By Michael Slackman 

DUBAI, United Arab Emirates — In the first three days after Dubai opened the tallest building in the world, about 10,600 people paid a total of more than $280,000 to ride an elevator to the observation deck on the 124th floor. Outside, day after day, revelers jockeyed for position to be photographed standing before the shimmering tower that reaches 2,717 feet straight up into the steely blue sky.

Shawn Baldwin for The New York Times
Shawn Baldwin for The New York Times

Many in the crowd said they were so awestruck by the sheer audacity of what Dubai had accomplished with the building, the Burj Khalifa, that they were convinced that this brassy sliver of outsized ambition in the Persian Gulf would continue to command envy and investment despite Dubai’s spectacular and humbling financial stumble.

“This shows how the wealth is moving from the West to the East,” said Prajash Kelkar, who has lived in Dubai for 11 years and said he has no worries about the financial situation. “It’s the pride of Dubai.”

There is no question that Dubai’s leaders are practiced in the alchemy of image. With all their recent troubles, they focused on completing this one “iconic” project, as they like to call it. But with an estimated $100 billion in debt, a burst real estate bubble, disillusioned investors, a skyline defined not by one tall building but by a host of unfinished buildings, is that enough?

The answer many be found nearby in International City, one of Dubai’s less heralded but no less brazen projects. It stands now as an example of what happens when a housing market collapses, rents drop and those responsible for maintenance and services are short on cash and deep in debt.

The 2,000-acre development, which aspired to “become the business and cultural hub of the Middle East,” according to its Web site, has fallen far short of that. Traffic circles are now overgrown. Apartment buildings are almost completely vacant. Rows of storefronts are empty.

Families say they feel stuck, unable to sell and frightened for their safety. There are reports of crime, and what was supposed to be a family neighborhood has been transformed into a place where companies house low-wage laborers.

There are piles of construction debris, a flooded parking lot and street lights that do not work. A nearby sewage treatment plant emits waves of foul fumes. While no one has predicted that Dubai will become one vast International City, financial analysts said that International City’s problems did seem to represent the direction of things to come.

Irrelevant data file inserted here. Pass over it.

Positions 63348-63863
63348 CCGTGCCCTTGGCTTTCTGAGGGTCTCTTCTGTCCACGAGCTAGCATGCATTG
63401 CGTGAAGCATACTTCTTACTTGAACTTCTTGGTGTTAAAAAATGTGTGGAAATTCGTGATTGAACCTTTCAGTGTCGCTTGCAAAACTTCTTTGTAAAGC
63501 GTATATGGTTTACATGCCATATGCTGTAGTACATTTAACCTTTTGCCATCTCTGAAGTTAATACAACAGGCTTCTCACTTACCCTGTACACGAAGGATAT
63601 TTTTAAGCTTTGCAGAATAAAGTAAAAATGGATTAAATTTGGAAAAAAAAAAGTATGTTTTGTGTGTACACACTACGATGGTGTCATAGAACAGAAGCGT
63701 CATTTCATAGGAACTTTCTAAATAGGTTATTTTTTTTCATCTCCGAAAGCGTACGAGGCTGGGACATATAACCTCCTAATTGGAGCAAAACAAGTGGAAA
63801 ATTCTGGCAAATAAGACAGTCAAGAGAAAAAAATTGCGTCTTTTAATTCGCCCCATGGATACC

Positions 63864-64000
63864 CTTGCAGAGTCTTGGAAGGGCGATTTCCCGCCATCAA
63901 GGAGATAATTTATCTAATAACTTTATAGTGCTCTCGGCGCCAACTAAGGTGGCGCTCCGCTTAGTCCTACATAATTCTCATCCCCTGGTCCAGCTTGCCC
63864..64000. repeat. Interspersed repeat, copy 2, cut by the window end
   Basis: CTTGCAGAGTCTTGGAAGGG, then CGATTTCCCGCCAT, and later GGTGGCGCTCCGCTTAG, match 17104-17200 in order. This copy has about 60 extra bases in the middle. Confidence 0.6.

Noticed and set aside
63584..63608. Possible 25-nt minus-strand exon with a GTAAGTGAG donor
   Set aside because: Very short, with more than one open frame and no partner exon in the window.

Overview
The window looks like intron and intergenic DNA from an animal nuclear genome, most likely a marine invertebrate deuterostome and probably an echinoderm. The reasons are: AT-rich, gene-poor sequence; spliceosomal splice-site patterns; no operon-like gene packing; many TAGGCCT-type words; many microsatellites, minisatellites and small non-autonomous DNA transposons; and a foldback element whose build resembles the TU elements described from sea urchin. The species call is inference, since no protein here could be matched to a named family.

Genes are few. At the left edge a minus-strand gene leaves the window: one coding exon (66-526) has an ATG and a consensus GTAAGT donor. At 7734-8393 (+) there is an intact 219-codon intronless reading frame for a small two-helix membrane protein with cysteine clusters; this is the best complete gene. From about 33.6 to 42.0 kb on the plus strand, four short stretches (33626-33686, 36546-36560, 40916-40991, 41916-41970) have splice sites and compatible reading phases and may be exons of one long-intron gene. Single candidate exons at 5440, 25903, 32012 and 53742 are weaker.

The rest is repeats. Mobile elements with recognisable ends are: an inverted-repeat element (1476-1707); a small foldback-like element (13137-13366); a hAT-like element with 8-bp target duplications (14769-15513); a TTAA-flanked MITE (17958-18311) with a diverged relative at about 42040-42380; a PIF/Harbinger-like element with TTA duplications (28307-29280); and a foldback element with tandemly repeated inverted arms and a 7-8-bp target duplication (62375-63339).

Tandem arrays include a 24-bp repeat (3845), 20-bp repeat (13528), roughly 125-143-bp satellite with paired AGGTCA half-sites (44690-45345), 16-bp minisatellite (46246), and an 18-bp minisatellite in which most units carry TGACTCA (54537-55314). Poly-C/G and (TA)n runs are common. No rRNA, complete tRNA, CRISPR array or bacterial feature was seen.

Mammoth developments, like the Dubai Mall, with its shark-filled aquarium, ice skating rink, decorative fountain, a 22-screen movie theater and miles and miles of stores, need lots of people spending lots of money to finance the developments’ debts. But those people, so plentiful in years past, are disappearing.

In International City, “Lots of people have already left,” said Raj Kuwar, owner of Sky Market Grocery. Mr. Kuwar said that his business was down 30 percent from last year but that another kind of business, prostitution, appeared to be up.

“Those girls have moved to this area now, because the rents are cheaper,” he said.

The complex of apartment buildings was developed by Nakheel, the troubled arm of the government-owned conglomerate called Dubai World. It was Nakheel that built the Palm Jumeirah, an island shaped like a palm tree and packed tight with apartment buildings and villas. It was also Nakheel’s decision to stop paying interest on its $26 billion debt that first revealed the depth of Dubai’s financial problems.

Today, whole blocks of buildings at the Palm are dark, and appear empty.

But the Palm, at least for now, manages to retain an image of privilege and status. Not so International City.

Bassam Saade lives in one of the buildings there with his wife, Charlie, and their son, Fawzi. On his son’s first birthday this month, he decorated his front door with balloons, though there was virtually no one to share the celebration with. He said that of 44 apartments in his building, only 6 remained occupied.

Mr. Saade said that the building’s janitor no longer used cleaning fluid, only water, that the lock on the entrance door had been broken for a long time and that there was very little other maintenance. He said he would not open the windows because of the stench from the sewage plant.

The one good point, he said, was that he no longer had trouble finding parking.

If there is hope for Dubai, financial analysts said, it is in Abu Dhabi, the emirate that serves as the capital of the United Arab Emirates and sits on a large pool of oil. The emir of Abu Dhabi, Sheik Khalifa bin Zayed al-Nahyan, has already come to the rescue with $10 billion to pay immediate debts and forestall a financial collapse. But that may just forestall the inevitable. “The image of course will probably fade; it will not be as it used to be,” said Amer al-Tameemi, an economic analyst from Kuwait.

But perhaps not. Dubai’s leaders learned long ago the value of image, of how large shiny objects inspire confidence. And it seemed to be working again, here in the shadow of the Burj Khalifa.

There seemed a collective case of tunnel vision. No one saw — or at least spoke of — the stilled cranes bordering the tower. “I have not lost even 1 percent of my confidence in Dubai,” said Mohana Kelkar after her husband, Prajash, took her picture.

Ahmed Khalifa and his friend, Sultan Obeidy, joined the crowds, too. They both said that the building was great, but that even more important was the scene around them, where people from all over the world gathered in one place, free to celebrate together.

“Dubai’s success comes from risk-taking,” Mr. Khalifa said. “That won’t change.”

Mona El-Naggar contributed reporting.